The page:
Without naming any sources or providing specific examples, Rob Port made several unsubstantiated observations about the operations of the Secretary of State's office in his column published Nov. 1. He claims that I have made mistakes that make me vulnerable for re-election.
Port's first claim was related to "lost" candidate paperwork. During the 24 statewide elections occurring since 1993 while I have served as the state's chief election official, there was one incident four election cycles ago when a mistake occurred. Each day, my office receives hundreds of pieces of mail and in the opening of that mail, a candidate's filing inadvertently became attached to a business document. On the other hand, we have received positive feedback regarding the Vote.ND.Gov election website that provides comprehensive voter information and the hits have been astronomical on the election night reporting of results.
His second claim is that I have mishandled ballot initiatives. During my tenure in office, approximately 80 initiative petitions have been submitted. I do not recall a petition that was not processed according to state law and when challenged in court, our decisions have been upheld each time. It has been done correctly to protect the rights of the petitioners and the rights of the voters in knowing that the petitions were lawfully circulated. This diligence resulted in uncovering petition fraud in 1994, 2006 and two in 2012.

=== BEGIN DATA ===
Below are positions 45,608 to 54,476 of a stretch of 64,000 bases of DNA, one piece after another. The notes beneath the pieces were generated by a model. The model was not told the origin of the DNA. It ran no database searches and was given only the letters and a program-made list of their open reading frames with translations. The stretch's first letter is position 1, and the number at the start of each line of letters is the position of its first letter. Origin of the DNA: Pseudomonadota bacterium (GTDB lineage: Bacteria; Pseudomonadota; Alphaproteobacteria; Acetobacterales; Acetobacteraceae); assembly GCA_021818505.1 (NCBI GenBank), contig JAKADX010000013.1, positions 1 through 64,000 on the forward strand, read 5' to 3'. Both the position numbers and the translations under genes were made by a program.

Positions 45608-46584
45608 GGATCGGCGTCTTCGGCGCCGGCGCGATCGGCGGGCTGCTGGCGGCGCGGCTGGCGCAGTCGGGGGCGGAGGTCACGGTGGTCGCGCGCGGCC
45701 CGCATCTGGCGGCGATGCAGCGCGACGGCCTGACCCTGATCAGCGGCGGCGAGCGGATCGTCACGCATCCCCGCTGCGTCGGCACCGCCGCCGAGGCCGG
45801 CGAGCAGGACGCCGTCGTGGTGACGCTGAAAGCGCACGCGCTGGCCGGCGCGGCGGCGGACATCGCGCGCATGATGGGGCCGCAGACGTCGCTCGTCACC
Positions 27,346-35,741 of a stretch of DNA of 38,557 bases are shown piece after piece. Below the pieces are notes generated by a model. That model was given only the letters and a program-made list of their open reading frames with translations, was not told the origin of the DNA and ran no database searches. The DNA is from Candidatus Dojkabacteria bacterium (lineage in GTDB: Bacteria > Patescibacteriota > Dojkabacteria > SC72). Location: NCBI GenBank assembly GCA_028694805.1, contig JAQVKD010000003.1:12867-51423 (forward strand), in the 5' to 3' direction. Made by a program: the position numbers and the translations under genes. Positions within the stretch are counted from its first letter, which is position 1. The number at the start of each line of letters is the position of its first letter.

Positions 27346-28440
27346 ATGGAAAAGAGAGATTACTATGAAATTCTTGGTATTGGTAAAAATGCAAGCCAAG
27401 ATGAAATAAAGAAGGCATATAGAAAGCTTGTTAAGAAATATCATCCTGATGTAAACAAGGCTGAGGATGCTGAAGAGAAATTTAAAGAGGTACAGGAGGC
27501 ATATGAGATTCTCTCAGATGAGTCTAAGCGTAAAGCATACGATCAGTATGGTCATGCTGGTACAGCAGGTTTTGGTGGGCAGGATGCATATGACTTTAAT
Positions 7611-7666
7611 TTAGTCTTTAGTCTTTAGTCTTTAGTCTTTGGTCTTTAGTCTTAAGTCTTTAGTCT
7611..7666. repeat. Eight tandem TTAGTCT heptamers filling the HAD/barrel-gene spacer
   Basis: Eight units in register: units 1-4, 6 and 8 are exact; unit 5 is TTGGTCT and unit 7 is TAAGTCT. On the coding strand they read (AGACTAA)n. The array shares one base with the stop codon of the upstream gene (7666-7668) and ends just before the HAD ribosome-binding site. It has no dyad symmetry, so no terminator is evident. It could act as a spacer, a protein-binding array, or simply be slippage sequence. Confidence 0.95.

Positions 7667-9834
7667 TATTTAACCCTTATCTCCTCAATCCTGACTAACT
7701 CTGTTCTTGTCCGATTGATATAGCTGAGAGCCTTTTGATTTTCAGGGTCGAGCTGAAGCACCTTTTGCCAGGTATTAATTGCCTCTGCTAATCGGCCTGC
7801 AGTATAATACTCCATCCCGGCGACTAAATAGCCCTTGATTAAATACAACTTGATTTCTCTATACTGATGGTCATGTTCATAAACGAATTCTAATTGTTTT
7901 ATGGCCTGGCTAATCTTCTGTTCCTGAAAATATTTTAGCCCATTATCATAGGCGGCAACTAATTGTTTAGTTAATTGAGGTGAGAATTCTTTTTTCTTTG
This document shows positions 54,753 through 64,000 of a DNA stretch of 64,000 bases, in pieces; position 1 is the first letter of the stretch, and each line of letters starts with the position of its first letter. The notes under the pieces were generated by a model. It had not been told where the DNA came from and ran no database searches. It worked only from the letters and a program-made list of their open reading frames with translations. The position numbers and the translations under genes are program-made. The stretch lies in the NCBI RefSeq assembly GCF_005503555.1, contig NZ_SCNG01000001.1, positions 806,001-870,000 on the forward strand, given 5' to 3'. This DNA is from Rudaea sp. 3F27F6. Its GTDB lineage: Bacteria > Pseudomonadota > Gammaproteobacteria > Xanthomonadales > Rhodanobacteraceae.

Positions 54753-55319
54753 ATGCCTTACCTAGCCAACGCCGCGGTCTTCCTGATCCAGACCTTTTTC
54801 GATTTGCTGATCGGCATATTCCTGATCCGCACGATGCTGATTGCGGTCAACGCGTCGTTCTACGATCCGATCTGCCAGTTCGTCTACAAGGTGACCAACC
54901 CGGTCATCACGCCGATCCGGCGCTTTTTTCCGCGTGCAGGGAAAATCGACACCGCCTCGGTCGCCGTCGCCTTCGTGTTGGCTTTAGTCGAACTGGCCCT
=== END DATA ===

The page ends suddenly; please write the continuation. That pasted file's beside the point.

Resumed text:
While I am pleased with what has been accomplished, I am more excited about the future. Next year, a new online business and license filing system will be launched that will provide efficiencies and benefits to the thousands of filers who interact with my office each year. That project is on time and under budget. This new system will complement the online Uniform Commercial Code and other lien filing system in place for the past nineteen months. Both systems will enhance business growth for new and established businesses in the state." When the new online system is launched, resources will be redirected to provide services for the public and entrepreneurs that are not currently possible. The opportunity to do that will raise the agency to ever higher levels of service for the people of North Dakota. Along with my dedicated staff, I want to make that happen.
Jaeger is North Dakota’s secretary of state.